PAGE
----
Document Type

Technical Report

Publication Date



Ems River Estuary (Germany and Netherlands), Sediment transport, Estuaries


The Ems estuary has constantly changed over the past centuries both from man-made and natural influences. On the time scale of thousands of years, sea level rise has created the estuary and dynamically changed its boundaries. More recently, storm surges created the Dollard sub-basin in the 14th -15th centuries. Beginning in the 16th century, diking and reclamation of land has greatly altered the surface area of the Ems estuary, particularly in the Dollard. These natural and anthropogenic changes to the surface area of the Ems altered the flow patterns of water, the tidal characteristics, and the patterns of sediment deposition and erosion. Since 1945, reclamation of land has halted and the borders of the Ems estuary have changed little. Sea level rise has continued, and over the past 40 years the rate of increase in mean high water (MHW) along the German coast has accelerated to 40 cm/ century. Climate has varied on a decadal time scale due to long-term variations in the North Atlantic Oscillation (NAO), which controls precipitation, temperature, and the direction and magnitude of winds. Between 1960 and 1990 the most intense variation in the NAO index on record was observed. As a result the magnitude and frequency of storm surges increased, and mean wave heights increased at 1-2 cm/year. Currently the NAO index—and therefore storminess—is trending downwards. Over the longer term, global warming models predict an average temperature rise of 2 degrees Celsius over the next century. A doubling of CO2 is expected to increase sea level by 30 cm, while the significant wind speed and wave heights in the North Sea are predicted to increase by 50 cm/s and 50 cm, respectively.

Beginning in the late 1950’s, dredging activity and construction measures in harbours and shipping channels greatly altered the physical processes in the Ems. Deepening and streamlining the Ems River and shipping channel between the 1960s and 1990s decreased the hydraulic roughness and increased the tidal range in the river above Emden by as much as 1.5 m. At the turbidity maximum between Emden and Papenburg, concentrations of sediment are currently between 1-2 orders of magnitude larger than in the 1950’s, and fluid mud layers of several meters thickness occur. Other man-made changes, such as gas pipelines and the expansion of harbours, have often caused significant, but more localized, changes to the estuary.

Between the mid 19th century and the 1970’s, dumping of organic waste—agricultural, industrial, and human—severely stressed the ecology of the Dollard sub-basin in particular. Since then the input of organic waste has been greatly reduced and anoxic conditions eliminated. However, the increase in turbidity at the turbidity maximum has caused depleted oxygen concentrations and periodic anoxia between Pogum and Papenburg during the summer months (personal communication, H. Juergens; Talke et al, 2005).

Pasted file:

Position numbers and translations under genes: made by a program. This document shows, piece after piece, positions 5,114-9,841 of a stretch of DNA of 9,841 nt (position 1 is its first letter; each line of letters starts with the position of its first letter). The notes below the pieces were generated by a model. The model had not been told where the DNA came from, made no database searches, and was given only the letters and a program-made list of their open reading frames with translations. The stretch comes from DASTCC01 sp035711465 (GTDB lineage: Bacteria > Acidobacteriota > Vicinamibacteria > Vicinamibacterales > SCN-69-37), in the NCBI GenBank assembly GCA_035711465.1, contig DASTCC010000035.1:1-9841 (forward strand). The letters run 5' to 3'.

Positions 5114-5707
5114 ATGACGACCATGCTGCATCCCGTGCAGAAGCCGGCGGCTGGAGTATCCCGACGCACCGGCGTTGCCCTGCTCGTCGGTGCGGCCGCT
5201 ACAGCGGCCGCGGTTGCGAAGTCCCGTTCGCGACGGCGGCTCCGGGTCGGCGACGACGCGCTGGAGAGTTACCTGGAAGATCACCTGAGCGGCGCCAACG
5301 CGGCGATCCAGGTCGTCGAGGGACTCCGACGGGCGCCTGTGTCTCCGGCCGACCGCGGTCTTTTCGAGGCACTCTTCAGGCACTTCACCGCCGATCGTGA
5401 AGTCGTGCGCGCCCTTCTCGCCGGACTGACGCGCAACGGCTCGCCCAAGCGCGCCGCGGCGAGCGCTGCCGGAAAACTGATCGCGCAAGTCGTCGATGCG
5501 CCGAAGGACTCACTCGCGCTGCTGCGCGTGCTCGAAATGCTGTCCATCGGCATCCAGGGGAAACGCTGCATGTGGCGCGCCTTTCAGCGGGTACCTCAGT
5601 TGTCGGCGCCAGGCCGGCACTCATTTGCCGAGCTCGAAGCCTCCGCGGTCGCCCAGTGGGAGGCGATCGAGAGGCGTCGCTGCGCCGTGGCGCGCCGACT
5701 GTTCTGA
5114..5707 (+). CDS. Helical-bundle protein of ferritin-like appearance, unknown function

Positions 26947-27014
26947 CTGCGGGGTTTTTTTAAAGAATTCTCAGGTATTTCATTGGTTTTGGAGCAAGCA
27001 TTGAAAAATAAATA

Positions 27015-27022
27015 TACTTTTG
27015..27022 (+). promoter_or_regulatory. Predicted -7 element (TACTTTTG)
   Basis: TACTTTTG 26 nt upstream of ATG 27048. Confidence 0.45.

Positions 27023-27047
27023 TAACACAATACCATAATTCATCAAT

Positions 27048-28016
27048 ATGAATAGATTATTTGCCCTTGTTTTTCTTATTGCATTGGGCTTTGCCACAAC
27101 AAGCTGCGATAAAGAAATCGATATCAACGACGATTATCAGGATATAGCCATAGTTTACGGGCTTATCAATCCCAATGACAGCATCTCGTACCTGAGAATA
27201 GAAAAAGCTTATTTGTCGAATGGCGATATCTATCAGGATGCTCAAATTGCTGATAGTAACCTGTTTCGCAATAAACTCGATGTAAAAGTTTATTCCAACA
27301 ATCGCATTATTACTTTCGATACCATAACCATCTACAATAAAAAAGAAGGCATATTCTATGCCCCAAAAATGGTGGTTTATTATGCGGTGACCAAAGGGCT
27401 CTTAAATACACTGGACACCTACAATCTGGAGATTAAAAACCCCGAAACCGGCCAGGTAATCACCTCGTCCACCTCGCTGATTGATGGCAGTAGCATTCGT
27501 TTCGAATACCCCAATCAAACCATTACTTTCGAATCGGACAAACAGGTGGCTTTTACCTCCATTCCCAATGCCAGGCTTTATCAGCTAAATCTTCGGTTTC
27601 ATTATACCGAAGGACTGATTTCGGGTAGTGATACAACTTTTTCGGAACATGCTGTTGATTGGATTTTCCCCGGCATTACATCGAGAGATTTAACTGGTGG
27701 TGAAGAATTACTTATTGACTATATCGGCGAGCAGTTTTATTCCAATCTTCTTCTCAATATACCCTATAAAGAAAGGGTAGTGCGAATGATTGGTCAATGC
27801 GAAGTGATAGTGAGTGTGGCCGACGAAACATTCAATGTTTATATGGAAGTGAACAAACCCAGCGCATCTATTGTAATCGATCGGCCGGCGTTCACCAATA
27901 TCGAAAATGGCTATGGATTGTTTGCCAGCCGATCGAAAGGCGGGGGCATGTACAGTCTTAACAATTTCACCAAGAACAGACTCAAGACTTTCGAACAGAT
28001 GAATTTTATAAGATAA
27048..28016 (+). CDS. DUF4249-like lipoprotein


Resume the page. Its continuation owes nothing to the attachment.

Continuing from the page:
The Ems is a relatively well studied estuary. Significant research projects have included the BOEDE project in the 1970’s --1980’s and the BOA and INTRAMUD projects in the 1990’s. These projects and other efforts have amassed a deep literature in the knowledge of tidal flats, fluid mud and flocculation, and mixing and dispersion processes. Projects currently underway are focusing on tidal dynamics and the affects of dredging in the high turbidity zone between Emden and Herbrum. Optimal management of the estuary is the goal of the HARBASINS project.

Many analytical and numerical models have been applied to the Ems estuary to estimate tidal range, storm surges, wave fields, sediment transport, and mixing and dispersion processes. Analytical models to estimate mixing of scalars and sediment fluxes (Sediment Trend Analysis) have been extensively used. Numerical models such as WAQUA, unTRIM, MIKE3, Telemac 2D, SWAN, Delft 3D –Sed, and others have been applied to the Ems. While reasonable results are found for short term processes (order of days), long-term morphological change cannot yet be predicted. For the Ems catchement basin, the numerical models REGFLUD and FLUMAGIS are used to estimate nutrient inputs from diffuse sources and to visualize and evaluate the effects of land-use change.


IMAU Report # R06-01

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